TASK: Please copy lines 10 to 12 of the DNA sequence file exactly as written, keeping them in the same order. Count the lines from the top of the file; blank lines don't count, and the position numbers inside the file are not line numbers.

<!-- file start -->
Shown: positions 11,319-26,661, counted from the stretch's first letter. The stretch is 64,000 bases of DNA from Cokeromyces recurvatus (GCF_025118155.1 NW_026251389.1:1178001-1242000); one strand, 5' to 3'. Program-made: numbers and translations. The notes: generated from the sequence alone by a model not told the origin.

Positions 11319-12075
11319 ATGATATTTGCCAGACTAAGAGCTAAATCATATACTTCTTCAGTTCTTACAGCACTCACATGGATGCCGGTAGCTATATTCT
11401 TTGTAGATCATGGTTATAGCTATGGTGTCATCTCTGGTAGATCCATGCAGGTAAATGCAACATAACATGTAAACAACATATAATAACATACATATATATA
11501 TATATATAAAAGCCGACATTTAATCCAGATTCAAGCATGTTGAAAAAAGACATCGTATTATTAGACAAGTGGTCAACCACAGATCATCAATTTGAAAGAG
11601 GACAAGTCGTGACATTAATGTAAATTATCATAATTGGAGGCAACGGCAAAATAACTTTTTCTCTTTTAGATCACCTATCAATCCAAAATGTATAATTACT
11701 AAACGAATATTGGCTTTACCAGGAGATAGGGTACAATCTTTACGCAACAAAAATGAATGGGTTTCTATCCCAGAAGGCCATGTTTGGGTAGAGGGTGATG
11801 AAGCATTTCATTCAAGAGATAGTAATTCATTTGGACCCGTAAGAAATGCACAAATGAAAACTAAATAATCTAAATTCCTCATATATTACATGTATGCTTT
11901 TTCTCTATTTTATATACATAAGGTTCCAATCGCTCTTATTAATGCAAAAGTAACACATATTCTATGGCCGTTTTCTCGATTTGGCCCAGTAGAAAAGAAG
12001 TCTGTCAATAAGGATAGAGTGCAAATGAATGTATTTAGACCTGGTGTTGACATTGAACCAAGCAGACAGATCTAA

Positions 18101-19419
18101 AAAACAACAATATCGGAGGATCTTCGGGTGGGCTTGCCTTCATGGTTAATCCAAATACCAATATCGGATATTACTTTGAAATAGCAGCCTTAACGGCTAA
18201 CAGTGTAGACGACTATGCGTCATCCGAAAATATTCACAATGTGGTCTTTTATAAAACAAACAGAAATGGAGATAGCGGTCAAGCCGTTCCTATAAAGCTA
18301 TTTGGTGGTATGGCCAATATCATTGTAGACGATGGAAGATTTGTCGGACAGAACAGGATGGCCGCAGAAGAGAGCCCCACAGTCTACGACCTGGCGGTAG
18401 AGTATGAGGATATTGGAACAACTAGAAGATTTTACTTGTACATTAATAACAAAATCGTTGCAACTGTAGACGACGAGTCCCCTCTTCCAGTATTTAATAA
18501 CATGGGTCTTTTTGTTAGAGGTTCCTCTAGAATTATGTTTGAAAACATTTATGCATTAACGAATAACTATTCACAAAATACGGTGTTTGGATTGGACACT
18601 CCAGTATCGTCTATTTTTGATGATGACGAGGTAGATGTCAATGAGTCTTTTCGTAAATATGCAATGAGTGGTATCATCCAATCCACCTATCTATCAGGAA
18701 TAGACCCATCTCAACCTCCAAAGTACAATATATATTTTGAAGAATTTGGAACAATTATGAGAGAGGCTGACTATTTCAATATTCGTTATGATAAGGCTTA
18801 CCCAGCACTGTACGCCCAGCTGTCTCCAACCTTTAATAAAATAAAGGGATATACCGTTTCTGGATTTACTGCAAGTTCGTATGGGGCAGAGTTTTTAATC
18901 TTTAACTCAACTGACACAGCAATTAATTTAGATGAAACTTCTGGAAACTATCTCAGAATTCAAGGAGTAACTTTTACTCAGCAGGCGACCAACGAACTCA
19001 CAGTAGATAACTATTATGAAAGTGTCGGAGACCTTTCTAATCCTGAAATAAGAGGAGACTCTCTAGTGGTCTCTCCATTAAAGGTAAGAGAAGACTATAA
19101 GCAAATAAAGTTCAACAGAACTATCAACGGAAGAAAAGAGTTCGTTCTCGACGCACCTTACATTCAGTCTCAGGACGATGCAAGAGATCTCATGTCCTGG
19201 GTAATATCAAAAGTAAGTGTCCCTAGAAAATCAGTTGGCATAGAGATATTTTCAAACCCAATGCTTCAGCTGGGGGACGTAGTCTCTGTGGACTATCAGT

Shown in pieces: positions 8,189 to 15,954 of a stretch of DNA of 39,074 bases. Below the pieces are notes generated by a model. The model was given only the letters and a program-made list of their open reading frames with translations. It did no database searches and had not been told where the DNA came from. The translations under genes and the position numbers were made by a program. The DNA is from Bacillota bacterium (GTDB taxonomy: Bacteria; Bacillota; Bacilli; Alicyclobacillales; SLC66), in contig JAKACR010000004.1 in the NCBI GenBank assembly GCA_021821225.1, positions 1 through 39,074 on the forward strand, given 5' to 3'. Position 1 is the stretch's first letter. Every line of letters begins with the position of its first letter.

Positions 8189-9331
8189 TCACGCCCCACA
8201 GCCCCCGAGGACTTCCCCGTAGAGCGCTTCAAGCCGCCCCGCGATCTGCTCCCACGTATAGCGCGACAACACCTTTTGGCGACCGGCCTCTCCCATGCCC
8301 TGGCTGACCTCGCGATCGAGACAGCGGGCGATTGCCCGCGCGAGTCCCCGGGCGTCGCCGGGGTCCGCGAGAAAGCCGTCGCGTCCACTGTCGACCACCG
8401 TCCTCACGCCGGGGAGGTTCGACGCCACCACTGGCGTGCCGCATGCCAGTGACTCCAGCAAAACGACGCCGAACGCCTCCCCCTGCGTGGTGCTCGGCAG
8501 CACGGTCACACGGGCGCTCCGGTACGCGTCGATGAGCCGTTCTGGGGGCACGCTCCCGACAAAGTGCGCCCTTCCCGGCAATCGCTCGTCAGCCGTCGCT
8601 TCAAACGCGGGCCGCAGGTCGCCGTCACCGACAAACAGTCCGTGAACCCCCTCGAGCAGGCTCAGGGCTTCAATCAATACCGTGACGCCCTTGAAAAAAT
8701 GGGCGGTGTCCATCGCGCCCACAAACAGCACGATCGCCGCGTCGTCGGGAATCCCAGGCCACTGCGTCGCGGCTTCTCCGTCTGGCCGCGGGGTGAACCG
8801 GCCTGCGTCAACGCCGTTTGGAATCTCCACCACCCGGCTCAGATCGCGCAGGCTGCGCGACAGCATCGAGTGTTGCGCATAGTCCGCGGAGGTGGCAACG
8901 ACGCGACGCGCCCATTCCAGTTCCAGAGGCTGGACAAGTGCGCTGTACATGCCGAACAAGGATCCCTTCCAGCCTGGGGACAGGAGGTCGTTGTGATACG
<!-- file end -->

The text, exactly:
12001 TCTGTCAATAAGGATAGAGTGCAAATGAATGTATTTAGACCTGGTGTTGACATTGAACCAAGCAGACAGATCTAA

Positions 18101-19419
18101 AAAACAACAATATCGGAGGATCTTCGGGTGGGCTTGCCTTCATGGTTAATCCAAATACCAATATCGGATATTACTTTGAAATAGCAGCCTTAACGGCTAA